Over the course of the last few decades, former Republican President Richard Nixon has been regarded as one of the most corrupt commander in chiefs in recent American history. After just one month in the White House, Donald Trump is starting to rival Nixon in the eyes of someone who knew the former well.

Trump and Nixon

In 1972, burglars broke into the headquarters of the Democratic National Committee in Washington, D.C., which was followed by a massive cover-up by Richard Nixon and his administration. After close to two years of dealing with the scandal, Nixon caved and resigned in the summer of 1974.

The origins of the story broke when Washington Post reporters Carl Bernstein and Bob Woodward revealed the details and the rest is history. Fast forward over 40 years and President Donald Trump is dealing with his own scandal in the former of the resignation of former National Security Adviser Michael Flynn, as well as his increased attacks on the media. As seen on his Twitter account on February 18, Bernstein is speaking out.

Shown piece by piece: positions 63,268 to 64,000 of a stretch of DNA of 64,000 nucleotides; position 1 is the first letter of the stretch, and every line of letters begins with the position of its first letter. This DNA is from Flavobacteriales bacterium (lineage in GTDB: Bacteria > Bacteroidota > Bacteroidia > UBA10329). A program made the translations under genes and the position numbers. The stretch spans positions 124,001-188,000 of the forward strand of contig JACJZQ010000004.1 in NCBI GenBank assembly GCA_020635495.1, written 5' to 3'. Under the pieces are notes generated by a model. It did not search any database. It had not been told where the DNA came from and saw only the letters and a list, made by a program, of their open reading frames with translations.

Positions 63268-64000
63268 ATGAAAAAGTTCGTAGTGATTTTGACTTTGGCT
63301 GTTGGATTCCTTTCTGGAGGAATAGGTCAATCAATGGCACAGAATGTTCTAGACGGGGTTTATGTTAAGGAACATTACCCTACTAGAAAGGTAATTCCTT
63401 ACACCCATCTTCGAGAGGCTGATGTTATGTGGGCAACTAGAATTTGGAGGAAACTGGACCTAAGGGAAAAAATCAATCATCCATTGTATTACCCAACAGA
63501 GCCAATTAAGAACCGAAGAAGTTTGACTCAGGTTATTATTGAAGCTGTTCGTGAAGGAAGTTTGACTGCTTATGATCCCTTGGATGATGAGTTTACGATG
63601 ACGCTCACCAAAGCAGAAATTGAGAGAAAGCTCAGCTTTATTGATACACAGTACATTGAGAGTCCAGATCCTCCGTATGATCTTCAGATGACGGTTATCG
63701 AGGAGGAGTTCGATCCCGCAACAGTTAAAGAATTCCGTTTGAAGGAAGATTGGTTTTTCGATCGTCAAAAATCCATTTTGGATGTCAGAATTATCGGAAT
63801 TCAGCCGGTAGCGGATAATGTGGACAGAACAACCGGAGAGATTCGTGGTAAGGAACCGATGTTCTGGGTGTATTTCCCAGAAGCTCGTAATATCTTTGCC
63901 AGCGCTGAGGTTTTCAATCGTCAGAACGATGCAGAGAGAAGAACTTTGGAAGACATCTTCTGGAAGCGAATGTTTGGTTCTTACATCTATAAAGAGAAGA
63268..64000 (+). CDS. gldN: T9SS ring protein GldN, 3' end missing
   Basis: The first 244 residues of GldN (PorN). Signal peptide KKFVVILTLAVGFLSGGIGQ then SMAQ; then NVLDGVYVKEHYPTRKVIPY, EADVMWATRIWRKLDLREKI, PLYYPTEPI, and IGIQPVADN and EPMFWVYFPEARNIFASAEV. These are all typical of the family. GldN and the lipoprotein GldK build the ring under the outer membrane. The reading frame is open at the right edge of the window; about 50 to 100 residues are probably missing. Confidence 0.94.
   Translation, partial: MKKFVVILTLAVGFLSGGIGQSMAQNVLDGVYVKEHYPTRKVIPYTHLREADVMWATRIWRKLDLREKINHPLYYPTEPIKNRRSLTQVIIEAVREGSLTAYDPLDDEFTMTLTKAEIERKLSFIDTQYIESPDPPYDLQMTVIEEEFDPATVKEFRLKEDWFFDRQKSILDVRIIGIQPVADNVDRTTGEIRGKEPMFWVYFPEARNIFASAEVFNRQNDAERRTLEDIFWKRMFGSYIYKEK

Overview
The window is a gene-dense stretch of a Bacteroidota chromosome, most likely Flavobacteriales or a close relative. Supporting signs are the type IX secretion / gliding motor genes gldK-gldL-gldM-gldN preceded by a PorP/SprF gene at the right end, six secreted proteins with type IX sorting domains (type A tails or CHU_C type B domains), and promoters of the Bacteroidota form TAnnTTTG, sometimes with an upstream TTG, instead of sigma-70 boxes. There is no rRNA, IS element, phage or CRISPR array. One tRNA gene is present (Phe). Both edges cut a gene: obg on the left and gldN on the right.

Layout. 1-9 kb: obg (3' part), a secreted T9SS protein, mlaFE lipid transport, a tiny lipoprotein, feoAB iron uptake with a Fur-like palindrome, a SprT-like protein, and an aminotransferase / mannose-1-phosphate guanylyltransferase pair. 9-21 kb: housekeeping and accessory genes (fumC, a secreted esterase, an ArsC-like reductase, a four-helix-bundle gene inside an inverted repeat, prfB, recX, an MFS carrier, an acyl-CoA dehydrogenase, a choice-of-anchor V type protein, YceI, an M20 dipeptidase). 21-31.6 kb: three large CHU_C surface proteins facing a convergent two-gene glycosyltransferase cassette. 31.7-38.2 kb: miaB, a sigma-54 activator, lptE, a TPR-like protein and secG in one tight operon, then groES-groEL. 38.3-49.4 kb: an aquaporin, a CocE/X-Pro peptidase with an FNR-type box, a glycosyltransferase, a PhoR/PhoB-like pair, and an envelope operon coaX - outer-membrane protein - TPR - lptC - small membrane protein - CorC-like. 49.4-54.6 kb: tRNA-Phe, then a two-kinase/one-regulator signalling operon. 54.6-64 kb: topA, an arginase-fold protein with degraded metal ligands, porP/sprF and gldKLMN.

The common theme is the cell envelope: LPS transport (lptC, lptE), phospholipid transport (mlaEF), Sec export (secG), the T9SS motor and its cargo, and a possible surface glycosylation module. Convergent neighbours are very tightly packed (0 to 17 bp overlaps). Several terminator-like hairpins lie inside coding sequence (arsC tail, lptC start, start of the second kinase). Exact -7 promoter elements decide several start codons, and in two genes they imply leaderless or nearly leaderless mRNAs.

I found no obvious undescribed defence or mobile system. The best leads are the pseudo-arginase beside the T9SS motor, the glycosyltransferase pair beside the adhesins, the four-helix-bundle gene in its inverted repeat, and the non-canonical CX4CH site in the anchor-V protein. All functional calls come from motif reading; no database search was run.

Carl Bernstein was one of the main reasons Richard Nixon was exposed, and he sees similarities in the former president when compared to the current commander in chief.

"When focus of press was on Hillary's server--by same 'fake news' orgs/'enemies of the people' cited by Donald Trump, he saw patriots," Bernstein wrote on Twitter.

"Real news (not fake) is that Donald Trump trying to make conduct of press the issue instead of egregious (and unhinged) conduct of POTUS," Carl Bernstein tweeted in a follow-up message.

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In his third and final tweet on the matter, the former Washington Post reporter didn't hold back. "The most dangerous 'enemy of the people' is presidential lying, always," he wrote, before adding, "Attacks on press by Donald Trump more treacherous than Nixon's."

Next up

Over the last week, the former host of "The Apprentice" has increased his attack on the media, labeling any and all reports he doesn't agree with as "fake news." The slogan has now become synonymous with the new administration, and supporters of the president use it to mock more traditional news outlets.

Whether it's a press conference at the White House, a re-election campaign rally, or his endless messages on Twitter, Donald Trump doesn't seem willing to hold back or end his feud with the media anytime soon.